LONDON (Reuters) - Islamic State militants are using turmoil sown by Russian President Vladimir Putin’s bombing in Syria to plot attacks against the United Kingdom and her allies, Britain’s foreign intelligence chief said on Thursday.
In his first major public speech since winning the top job at the Secret Intelligence Service in 2014, MI6 chief Alex Younger said Russia and Bashar al-Assad were hindering the defeat of militants by attempting to make a “desert” out of Syria.
“As I speak, the highly organised external attack planning structures within Daesh (IS), even as they face military threat, are plotting ways to project violence against the UK and our allies without ever having to leave Syria,” Younger said at MI6’s Vauxhall Cross headquarters in central London.
Younger cast Putin’s intervention on the side of President Assad as a crude tactical ploy that aligned Russia with the minority Alawites whose members are viewed with suspicion among the majority Sunnis.
“In defining as a terrorist anyone who opposes a brutal government, they alienate precisely that group that has to be on side if the extremists are to be defeated,” he said. “Russia and the Syrian regime seek to make a desert and call it peace.”
Syria’s civil war, which began in 2011, has become a theatre for competing global powers, with Russia and Iran supporting Assad, and the United States, Gulf Arab and European powers such as Britain backing rebels who want to depose him.
A career spy who joined MI6 as the Soviet Union was crumbling, Younger said civil war in Syria was a major threat to the United Kingdom which he said was facing an unprecedented threat from terrorism including 12 foiled plots since June 2013.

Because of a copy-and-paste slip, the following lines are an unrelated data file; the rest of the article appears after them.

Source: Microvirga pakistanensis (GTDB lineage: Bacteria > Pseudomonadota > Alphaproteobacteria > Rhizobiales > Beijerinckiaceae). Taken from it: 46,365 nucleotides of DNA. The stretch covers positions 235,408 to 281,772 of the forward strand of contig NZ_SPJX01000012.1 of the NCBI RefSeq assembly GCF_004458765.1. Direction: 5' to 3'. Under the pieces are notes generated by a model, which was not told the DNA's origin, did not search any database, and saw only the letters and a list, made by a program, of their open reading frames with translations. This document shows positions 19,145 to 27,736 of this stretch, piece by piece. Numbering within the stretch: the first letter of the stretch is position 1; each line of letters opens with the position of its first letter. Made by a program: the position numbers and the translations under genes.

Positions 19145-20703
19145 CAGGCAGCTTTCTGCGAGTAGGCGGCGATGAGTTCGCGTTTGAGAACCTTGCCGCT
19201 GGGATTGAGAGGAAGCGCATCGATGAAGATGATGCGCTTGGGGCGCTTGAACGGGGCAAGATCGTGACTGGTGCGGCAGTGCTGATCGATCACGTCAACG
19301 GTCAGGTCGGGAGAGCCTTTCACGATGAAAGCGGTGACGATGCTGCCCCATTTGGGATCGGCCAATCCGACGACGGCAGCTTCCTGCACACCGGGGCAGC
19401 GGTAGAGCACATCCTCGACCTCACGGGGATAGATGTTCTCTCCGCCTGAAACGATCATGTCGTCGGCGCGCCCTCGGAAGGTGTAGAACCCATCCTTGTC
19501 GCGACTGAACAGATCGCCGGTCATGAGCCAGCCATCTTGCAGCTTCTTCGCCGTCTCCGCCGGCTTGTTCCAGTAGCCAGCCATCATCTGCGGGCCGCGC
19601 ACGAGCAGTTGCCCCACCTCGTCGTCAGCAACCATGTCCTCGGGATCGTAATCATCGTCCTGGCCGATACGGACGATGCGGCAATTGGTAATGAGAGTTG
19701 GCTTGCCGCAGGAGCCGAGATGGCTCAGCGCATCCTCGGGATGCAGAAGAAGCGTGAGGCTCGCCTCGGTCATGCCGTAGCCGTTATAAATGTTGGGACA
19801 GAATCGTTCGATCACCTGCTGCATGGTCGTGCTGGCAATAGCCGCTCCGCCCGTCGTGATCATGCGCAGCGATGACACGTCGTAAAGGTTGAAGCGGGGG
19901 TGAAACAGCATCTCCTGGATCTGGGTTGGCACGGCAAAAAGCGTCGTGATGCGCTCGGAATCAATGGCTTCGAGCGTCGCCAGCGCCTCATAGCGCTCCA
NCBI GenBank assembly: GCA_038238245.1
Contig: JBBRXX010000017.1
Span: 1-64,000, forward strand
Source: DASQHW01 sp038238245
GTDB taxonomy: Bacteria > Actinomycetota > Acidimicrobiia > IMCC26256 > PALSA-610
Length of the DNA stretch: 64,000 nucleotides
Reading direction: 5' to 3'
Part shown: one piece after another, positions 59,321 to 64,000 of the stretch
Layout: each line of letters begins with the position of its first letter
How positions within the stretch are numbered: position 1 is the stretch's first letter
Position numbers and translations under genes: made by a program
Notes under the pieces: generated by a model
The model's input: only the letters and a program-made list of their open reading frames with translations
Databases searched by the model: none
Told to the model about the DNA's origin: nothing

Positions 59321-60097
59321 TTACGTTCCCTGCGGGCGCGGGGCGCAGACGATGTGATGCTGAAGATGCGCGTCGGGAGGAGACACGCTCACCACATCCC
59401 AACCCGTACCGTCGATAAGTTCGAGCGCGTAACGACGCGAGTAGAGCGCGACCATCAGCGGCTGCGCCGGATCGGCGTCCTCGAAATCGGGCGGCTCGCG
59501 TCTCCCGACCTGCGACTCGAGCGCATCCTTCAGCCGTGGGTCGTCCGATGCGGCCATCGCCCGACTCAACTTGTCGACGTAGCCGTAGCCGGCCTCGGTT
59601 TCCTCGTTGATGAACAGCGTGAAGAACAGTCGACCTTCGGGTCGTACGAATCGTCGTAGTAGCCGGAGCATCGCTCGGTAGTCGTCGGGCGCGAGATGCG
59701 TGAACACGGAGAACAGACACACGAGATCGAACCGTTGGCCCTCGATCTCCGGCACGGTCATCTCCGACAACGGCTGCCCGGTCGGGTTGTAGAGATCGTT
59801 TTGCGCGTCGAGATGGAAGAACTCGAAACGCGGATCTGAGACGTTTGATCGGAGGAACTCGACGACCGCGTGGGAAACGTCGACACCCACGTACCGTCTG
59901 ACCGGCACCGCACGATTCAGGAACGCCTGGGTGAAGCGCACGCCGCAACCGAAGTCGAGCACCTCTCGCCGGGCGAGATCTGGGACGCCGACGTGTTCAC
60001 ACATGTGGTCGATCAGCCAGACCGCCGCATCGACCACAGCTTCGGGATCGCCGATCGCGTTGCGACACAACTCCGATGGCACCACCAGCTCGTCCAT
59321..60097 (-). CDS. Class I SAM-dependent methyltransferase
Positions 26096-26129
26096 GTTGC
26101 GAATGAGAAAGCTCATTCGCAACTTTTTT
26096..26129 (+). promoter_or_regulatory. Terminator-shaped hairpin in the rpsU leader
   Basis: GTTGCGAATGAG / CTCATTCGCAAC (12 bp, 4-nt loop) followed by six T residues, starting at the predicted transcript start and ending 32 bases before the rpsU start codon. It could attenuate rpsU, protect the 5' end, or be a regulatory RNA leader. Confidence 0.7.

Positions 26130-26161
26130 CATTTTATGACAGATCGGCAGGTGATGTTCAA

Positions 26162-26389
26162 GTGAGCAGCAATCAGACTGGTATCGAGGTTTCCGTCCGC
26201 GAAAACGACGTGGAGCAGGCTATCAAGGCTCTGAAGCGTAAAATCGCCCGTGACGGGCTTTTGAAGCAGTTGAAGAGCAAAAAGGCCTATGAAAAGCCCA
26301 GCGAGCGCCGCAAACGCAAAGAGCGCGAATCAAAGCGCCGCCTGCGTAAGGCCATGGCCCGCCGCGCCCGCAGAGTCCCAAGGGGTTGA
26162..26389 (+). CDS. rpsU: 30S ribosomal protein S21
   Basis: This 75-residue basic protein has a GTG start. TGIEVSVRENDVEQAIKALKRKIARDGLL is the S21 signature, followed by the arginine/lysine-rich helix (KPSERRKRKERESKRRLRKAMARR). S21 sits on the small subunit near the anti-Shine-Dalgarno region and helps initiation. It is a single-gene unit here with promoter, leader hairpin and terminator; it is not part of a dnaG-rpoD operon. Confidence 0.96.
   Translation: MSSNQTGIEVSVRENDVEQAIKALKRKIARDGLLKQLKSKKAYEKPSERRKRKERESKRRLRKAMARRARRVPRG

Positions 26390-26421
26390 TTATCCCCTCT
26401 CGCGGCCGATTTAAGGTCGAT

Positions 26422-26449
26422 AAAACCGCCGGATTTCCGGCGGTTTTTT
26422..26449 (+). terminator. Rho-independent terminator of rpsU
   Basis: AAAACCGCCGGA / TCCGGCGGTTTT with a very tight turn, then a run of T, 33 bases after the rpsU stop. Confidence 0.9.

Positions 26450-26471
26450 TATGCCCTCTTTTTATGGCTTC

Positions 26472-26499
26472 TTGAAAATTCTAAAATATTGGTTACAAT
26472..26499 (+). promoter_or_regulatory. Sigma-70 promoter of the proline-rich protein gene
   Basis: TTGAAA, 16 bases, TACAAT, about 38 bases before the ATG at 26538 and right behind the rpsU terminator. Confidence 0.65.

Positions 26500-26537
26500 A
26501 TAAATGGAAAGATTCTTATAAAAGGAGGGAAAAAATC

Younger said he had been repeatedly asked about the future of intelligence cooperation with the United States and EU powers since the Brexit vote and Donald Trump’s victory in the U.S. presidential election.
“My answer is that I will aim for, and expect, continuity,” Younger said. “The need for the deepest cooperation can only grow. And I am determined that MI6 remains a ready and highly effective partner.”
Younger, one of the West’s most powerful spies, said Britain faced “hybrid warfare” from unidentified hostile states through cyber-attacks, propaganda and the subversion of the democratic process.
By inviting selected journalists to MI6’s green and cream Vauxhall Cross headquarters for the first public speech by a serving Chief, or “C”, Younger sought to cast one of the most secretive organisations on the planet as a diverse and dynamic spy service which was hiring the best.
He said the experience of the 2003 U.S.-led invasion of Iraq, when flawed intelligence was used as a justification for war, had shown that spies needed to speak truth to power and to challenge assumptions.
“If we are doing our job, the facts we reveal to government and the choices they present will be uncomfortable,” he said.
MI6, depicted by novelists as the employer of some of the most memorable fictional spies from John le Carré’s George Smiley to Ian Fleming’s James Bond, operates overseas and is tasked with defending Britain and its interests.
“I am conflicted about Bond. He has created a powerful brand for MI6 - as C, the real life version of M - there are few people who will not come to lunch if I invite them,” Younger said.
But Younger had some bad news for those aspiring to be the maverick, hard-drinking, womanising James Bond of Fleming’s novels: “Were Mr. Bond to apply to join MI6 now, he would have to change his ways.”
Editing by Ralph Boulton